President Donald Trump has made clear his skepticism of continued intervention in Syria, but most of his top national security advisers have aligned in resistance to his desire for a hasty withdrawal.
The Pentagon, the State Department, and the CIA all support a long-term U.S. presence in Syria, arguing that it is needed to prevent the Islamic State from reconstituting itself and block Iran’s ambitions in the region.
Trump has not issued an order to withdraw any of the 2,000 U.S. troops currently deployed to Syria, nor has the White House publicly offered a timetable for the end of military operations there. But he is clearly eager to draw down U.S. involvement, saying in public speeches and in private meetings that he wants to leave Syria “very soon.”
The core U.S. mission of defeating ISIS is close at hand, White House Press Secretary Sarah Huckabee Sanders said Wednesday, suggesting that the U.S. would leave post-ISIS reconstruction in the hands of other parties. (RELATED: US Forces Seen Hardening Position In Syria As Trump Says ISIS War Coming To ‘Rapid End’)
Talk of a “rapid end” to the military mission in Syria has exposed stark differences between Trump and his top national security advisers over what role the U.S. should play after ISIS has been defeated. Trump is inclined to wind down U.S. commitments in Syria, but top Pentagon officials say some kind of long-term presence is necessary to prevent ISIS from regrouping and Iran from deepening its influence there.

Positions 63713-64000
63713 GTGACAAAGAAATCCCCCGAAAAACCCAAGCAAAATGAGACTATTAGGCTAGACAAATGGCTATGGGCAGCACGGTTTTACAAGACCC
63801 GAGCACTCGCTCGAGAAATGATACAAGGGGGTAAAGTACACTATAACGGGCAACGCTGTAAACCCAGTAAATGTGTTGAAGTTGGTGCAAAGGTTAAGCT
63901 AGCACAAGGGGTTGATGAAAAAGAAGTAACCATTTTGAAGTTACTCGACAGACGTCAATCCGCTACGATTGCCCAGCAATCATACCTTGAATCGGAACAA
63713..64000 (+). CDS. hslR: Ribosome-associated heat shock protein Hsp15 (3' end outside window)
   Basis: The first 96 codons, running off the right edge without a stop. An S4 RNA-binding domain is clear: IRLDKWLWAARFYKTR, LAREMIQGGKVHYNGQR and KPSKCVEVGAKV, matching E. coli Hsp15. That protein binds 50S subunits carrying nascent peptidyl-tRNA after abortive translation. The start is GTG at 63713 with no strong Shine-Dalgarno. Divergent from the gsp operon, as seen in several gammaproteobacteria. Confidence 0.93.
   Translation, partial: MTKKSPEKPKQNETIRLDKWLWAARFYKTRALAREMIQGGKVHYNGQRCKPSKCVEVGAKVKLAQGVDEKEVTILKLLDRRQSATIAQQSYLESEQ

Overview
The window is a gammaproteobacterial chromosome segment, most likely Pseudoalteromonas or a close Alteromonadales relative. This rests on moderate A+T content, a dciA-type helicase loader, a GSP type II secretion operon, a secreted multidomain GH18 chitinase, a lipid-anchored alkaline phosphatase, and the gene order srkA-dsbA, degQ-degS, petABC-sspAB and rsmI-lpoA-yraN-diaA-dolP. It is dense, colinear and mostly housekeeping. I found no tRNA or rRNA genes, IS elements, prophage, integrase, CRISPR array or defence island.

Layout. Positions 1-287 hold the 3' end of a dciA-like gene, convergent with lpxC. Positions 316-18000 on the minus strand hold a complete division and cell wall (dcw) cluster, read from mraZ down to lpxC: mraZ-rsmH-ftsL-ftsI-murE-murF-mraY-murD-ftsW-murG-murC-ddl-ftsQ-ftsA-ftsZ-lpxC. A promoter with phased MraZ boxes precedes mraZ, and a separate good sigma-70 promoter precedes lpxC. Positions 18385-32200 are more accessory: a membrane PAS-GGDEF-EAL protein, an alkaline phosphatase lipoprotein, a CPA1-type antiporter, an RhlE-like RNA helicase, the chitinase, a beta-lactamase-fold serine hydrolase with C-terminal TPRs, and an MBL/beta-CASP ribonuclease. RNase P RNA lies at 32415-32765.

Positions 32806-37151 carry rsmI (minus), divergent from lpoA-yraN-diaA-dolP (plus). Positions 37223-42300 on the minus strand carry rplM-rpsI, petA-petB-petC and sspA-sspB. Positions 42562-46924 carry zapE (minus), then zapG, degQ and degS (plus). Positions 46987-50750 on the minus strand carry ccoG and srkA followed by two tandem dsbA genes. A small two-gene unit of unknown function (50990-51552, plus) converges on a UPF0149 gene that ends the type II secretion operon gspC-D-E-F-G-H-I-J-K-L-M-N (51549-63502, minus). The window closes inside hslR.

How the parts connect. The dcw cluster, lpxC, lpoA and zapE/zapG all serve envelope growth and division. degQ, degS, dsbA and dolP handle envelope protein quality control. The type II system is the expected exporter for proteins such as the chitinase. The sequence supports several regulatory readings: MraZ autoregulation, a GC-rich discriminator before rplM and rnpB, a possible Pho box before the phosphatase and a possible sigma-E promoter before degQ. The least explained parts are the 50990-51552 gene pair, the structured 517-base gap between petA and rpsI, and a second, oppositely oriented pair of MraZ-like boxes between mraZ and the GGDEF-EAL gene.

The stark divide was on display at a Tuesday gathering of national security staff, according to administration officials who leaked details of the meeting to CNN and other outlets.
Gen. Joseph Dunford, the chairman of the Joints Chiefs of Staff, told Trump that leaving Syria would free up Russia, Turkey and Iran to pursue their own interests there. Dunford then asked the president what he wanted to see happen.
Trump reportedly responded by saying he wanted U.S. troops to finish up their mission against ISIS in Syria within six months, telling Dunford to get it done even if they thought the timetable was too short.
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Trump’s insistence on an expedited withdrawal from Syria has also rankled the State Department, which says recovery projects like restoring power and rebuilding roads are a critical part of the mission to prevent a resurgence of ISIS. Incoming Secretary of State Mike Pompeo has told the president that a precipitous withdrawal from Syria would harm U.S. interests.
But Trump, who is deeply critical of spending money on nation-building projects in the Middle East, is unlikely to be swayed by those arguments. Already, he has indefinitely frozen $200 million in Syrian reconstruction funds that then-Secretary of State Rex Tillerson pledged earlier this year.
Instead, Trump expects other nations, particularly Saudi Arabia, to contribute more to the post-ISIS stabilization mission, allowing the U.S. to lighten its already heavy financial burden in the greater Middle East.
“I want to get out,” Trump said Tuesday at a press conference. “I want to bring our troops back home. I want to start rebuilding our nation.”
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